Most people are familiar with radishes, those red-skinned, white-flesh, peppery vegetables often found on a salad bar. However, there are many other radishes, such as the daikon radish, that look completely different and yield a slightly altered taste.
The daikon radish looks more like a white carrot than a radish. It’s a root vegetable, also called the Japanese radish or white radish. It tends to be sweet and milder than a peppery red radish. While daikon radishes are less commonly stocked in big grocery stores, you may be able to find them at the farmers market, farm stands, co-op grocery stores, or Asian markets. Store radishes in a plastic bag in the refrigerator for 10-14 days. If the greens are still on them, remove them first before storing. You can use the greens to make pesto or throw them in soups. Store the greens unwashed in a plastic zip-closed bag with a damp paper towel in the crisper drawer.
Like carrots, daikon radishes don’t need to be peeled, but they do need a good scrub with a clean vegetable brush. You may still peel them if you wish. These radishes can be eaten raw or cooked, though when they get too big, they are better cooked. When cooked they are sweet and tender. The daikon radish is a common vegetable in Asian cuisine. Use them in stir-fry, kimchi or pickle them. Raw daikon radishes are delicious in salads and slaws. Daikon radishes are a source of fiber, vitamin C, and potassium. Ask your local growers about daikon radishes and try something new!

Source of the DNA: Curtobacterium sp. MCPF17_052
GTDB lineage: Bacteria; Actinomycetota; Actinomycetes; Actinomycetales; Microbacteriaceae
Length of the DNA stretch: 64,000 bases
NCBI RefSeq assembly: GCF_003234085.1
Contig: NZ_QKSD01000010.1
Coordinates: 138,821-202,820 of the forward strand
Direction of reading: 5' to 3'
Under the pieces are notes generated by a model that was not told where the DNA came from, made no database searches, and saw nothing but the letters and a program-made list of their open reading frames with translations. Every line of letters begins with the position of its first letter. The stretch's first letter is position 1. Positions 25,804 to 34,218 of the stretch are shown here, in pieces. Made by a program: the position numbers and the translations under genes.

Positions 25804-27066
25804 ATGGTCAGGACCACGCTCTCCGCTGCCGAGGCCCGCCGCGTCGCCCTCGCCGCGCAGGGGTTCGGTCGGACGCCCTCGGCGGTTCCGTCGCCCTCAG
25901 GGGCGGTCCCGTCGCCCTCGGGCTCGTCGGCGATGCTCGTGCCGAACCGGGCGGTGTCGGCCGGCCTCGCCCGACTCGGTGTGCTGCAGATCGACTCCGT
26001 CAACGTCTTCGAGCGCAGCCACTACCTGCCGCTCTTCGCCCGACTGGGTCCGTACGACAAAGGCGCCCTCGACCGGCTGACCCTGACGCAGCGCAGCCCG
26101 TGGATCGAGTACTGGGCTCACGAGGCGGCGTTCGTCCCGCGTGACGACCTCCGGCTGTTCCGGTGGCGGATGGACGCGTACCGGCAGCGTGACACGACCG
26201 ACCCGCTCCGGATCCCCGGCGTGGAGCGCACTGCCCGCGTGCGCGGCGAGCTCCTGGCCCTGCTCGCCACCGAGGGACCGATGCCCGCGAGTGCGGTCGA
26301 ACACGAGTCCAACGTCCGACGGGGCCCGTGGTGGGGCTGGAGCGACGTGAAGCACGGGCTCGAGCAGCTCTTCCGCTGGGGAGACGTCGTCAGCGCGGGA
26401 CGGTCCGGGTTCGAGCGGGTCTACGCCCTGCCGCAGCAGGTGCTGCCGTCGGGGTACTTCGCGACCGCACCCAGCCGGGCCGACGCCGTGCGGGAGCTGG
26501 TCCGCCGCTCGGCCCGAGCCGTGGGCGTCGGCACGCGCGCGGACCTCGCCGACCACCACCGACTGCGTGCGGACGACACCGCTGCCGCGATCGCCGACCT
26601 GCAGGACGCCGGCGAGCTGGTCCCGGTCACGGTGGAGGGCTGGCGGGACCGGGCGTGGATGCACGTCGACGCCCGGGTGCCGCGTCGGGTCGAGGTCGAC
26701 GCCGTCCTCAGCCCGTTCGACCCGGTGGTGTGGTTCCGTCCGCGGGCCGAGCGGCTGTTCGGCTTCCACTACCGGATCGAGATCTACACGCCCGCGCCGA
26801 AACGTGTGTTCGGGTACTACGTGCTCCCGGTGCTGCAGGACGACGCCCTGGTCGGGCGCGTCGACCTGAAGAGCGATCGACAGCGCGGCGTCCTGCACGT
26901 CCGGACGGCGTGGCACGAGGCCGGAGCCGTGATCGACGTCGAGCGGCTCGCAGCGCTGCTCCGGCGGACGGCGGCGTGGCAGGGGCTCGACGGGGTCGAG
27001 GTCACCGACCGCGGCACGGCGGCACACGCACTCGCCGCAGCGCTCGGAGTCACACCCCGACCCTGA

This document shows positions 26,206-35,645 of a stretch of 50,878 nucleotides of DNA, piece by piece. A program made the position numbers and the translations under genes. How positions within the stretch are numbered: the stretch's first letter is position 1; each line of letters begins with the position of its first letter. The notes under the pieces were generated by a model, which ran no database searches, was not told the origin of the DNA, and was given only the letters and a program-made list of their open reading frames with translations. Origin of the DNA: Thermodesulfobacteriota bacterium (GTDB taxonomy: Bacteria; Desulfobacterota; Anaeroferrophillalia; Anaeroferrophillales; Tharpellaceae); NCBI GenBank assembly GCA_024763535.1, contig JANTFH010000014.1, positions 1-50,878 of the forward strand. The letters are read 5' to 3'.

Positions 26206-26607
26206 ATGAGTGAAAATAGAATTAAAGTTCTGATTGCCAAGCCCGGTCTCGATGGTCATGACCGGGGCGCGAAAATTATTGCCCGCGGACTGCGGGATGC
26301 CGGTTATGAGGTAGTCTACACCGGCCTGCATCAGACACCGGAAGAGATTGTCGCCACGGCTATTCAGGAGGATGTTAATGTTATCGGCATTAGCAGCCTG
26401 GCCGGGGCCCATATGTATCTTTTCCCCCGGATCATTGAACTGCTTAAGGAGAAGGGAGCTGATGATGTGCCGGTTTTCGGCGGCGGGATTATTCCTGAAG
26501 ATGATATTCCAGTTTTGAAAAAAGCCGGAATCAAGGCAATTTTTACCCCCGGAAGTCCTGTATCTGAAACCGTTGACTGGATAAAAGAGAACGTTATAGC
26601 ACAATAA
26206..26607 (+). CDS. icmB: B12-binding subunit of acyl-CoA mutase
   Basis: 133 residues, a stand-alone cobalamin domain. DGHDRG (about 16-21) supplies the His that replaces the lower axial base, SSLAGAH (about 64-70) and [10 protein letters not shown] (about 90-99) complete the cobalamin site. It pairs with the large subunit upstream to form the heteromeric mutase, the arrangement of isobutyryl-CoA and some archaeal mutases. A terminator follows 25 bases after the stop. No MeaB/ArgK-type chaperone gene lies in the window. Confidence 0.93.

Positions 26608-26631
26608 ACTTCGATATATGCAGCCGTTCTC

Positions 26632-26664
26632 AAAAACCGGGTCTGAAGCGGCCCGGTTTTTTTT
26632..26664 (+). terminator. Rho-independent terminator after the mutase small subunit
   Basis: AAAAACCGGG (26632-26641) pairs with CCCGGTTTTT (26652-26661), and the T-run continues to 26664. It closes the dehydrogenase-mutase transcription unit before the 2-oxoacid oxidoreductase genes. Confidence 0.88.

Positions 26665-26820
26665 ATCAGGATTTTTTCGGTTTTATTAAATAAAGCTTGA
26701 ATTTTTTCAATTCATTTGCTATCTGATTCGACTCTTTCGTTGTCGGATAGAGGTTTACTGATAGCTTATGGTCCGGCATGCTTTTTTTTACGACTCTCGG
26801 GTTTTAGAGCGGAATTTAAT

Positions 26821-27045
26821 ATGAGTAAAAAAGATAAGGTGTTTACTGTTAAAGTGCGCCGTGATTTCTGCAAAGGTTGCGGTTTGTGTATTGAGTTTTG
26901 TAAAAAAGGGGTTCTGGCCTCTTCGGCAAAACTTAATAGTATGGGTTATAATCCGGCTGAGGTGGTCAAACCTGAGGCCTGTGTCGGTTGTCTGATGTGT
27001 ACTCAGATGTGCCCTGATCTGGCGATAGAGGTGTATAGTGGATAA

Daikon Radish Roast
3 daikon radishes
16 oz. baby carrots
1 whole onion
1 fresh garlic clove
1 1/2 Tablespoons olive oil
1/4 teaspoon pepper
1/4 teaspoon salt
Preheat oven to 350°F. Lightly drizzle 1 tablespoon olive oil over a flat baking pan. Wash and remove top and root ends of daikon radish. Peel radishes with a vegetable peeler and cut into slices that are a quarter-inch thick. Spread slices evenly on baking pan. Peel and chop onion; spread onion and carrots along with the radish on the baking pan. Peel and mash clove of garlic and sprinkle over top of vegetables. Season vegetables with salt and pepper and drizzle with additional ½ Tablespoon olive oil. Bake in oven until radishes are tender, about 45-60 minutes, stirring occasionally.
Yield: 6 servings
Nutrition Facts (per serving): 100 calories, 3.5 grams fat, 190 milligrams sodium, 15 grams carbohydrate, 5 grams fiber, 2 grams protein
Recipe Source: Purdue Extension, Food Link
Source: Guan, W. (2017, Jan.) Daikon radish. Purdue University.
This blog post first appeared in The Pantagraph on June 2, 2021.